So the (hand-wavy) sum of the angular momentum with the effect of the turning force is a vector that's still mostly left-to-right, but has a small component into the webpage.

Hold a pencil out in front of you to represent the original axis. Then push its tip slightly into the screen, holding the other end stationary. You've just added the effect of the gravitational force. The new vector is the new axis of rotation. And that's precessed the gyroscope - the vectors have explained what happens.

If you are unsure of what you've just done, consider the wheel when it's spinning in the plane of the webpage - its angular momentum vector will be pointing straight out of the webpage towards you. Point the pencil that way. Now consider gravity's turning force. It's trying to tip either the nearest or furthest bit of the wheel downwards, its axis, and thus moment vector, is left-right, in the plane of the webpage. So add a little bit of left to the position of the tip of your pencil. The wheel no longer spins in the plane of the webpage. You've just precessed the wheel again! The angular momentum and turning force vectors have explained everything.

How Wrong Is This?

The horrible "sum" handwaving, and the lack of mention of time. In simple terms, the effect of a constant force is proportional to how long the force is applied. This applies to both linear forces and to turning forces. So force times time is the actual change to momentum. I've assumed the force is applied over a short unspecified period of time, and therefore the time component of that is just a constant that can be hand-waved away. As the system is precessing, the force of gravity is constantly changing where it acts, so the "constant force" assumption doesn't hold true. The actual "summation" is "integration", which doesn't treat time as discrete chunks, and can take into account the constantly changing nature of the setup. However, if you are looking at the system for a sufficiently short instant of time, what you will see corresponds to what is described above.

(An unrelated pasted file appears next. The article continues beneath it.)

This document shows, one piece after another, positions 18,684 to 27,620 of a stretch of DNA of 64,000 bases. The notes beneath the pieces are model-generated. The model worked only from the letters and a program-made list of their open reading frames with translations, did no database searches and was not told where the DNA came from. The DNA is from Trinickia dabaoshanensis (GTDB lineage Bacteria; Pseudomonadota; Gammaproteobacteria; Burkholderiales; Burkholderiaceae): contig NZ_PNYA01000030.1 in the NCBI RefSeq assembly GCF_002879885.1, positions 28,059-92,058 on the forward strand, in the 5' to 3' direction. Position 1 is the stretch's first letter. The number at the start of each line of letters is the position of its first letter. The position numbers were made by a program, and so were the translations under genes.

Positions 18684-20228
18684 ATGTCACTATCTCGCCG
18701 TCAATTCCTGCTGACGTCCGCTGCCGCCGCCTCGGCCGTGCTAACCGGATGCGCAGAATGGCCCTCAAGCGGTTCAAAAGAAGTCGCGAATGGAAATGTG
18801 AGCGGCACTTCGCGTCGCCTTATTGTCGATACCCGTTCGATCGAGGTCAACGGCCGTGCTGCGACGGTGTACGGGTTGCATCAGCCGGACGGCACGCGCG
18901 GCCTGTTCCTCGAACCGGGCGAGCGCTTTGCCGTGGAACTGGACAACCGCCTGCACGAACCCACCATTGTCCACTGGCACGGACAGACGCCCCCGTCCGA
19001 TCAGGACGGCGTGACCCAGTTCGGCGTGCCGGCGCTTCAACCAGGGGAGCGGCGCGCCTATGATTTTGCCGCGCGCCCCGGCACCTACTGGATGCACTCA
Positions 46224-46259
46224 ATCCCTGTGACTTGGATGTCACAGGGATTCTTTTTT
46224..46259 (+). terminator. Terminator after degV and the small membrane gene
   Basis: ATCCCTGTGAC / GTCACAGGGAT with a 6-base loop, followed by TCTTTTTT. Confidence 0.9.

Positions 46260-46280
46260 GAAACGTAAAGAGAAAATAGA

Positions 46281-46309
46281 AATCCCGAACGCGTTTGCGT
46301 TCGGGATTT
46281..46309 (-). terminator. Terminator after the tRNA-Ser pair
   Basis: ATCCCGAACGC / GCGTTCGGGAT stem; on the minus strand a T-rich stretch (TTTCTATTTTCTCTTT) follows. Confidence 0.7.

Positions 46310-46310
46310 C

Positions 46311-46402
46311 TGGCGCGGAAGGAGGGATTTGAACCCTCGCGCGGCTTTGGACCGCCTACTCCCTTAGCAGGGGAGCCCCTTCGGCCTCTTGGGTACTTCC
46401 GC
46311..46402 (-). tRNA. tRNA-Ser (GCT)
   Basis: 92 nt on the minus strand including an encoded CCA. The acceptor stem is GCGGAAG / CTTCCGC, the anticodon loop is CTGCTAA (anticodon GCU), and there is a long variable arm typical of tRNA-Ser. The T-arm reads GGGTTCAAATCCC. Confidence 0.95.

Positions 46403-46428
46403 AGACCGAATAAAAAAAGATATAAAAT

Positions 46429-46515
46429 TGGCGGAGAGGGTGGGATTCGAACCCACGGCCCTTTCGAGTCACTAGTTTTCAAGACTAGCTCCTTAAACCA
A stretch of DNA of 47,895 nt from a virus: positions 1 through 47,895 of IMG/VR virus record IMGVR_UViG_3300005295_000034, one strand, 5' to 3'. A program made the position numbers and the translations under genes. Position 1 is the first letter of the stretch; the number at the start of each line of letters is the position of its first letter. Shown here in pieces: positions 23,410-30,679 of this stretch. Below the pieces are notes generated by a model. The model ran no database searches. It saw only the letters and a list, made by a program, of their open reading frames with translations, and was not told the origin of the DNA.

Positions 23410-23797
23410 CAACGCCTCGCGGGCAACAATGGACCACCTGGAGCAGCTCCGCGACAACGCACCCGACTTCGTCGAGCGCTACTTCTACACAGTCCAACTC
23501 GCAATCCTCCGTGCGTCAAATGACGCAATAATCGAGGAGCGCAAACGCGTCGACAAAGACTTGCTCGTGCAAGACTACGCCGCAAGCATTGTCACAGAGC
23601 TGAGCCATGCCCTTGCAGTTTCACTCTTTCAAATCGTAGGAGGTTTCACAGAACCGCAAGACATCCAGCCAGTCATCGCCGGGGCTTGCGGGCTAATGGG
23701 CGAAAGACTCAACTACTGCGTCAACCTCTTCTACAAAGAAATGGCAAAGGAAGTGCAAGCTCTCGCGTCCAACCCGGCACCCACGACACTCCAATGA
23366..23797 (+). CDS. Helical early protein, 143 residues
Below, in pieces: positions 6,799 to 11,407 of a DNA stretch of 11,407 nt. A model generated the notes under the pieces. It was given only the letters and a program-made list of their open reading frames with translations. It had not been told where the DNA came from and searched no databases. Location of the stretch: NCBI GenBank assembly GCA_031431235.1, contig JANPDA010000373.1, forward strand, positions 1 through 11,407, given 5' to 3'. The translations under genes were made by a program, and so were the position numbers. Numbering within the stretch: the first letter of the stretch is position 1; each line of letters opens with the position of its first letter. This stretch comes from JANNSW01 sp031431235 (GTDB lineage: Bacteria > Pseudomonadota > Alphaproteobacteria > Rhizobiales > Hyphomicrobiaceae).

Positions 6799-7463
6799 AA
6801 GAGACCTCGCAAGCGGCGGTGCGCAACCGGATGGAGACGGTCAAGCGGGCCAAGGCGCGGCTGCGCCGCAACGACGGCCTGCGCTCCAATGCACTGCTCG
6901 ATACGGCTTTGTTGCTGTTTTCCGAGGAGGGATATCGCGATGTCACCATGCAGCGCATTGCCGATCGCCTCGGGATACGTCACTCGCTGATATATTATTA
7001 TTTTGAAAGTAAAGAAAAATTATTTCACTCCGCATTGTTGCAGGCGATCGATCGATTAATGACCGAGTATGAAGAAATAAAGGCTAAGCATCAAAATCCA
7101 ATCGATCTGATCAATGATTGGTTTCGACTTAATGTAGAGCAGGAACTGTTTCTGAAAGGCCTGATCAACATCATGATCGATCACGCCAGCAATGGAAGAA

Also, at no point did I mention which of the two possible ways a vector can point in a direction - forwards or backwards. As long as you are consistent with your choice, it doesn't actually matter which way you choose. This choice is called "handedness". Clench your hand and stick your thumb up. Imagine a rotation around your thumb that flows out of your fingertips - the direction of your thumb is the vector you would use to describe the rotation. It depends on whether you used your left or right hand. Everyone uses right hands conventionally, but the maths doesn't change whichever you chose.

Another hastily constructed page by Phil Carmody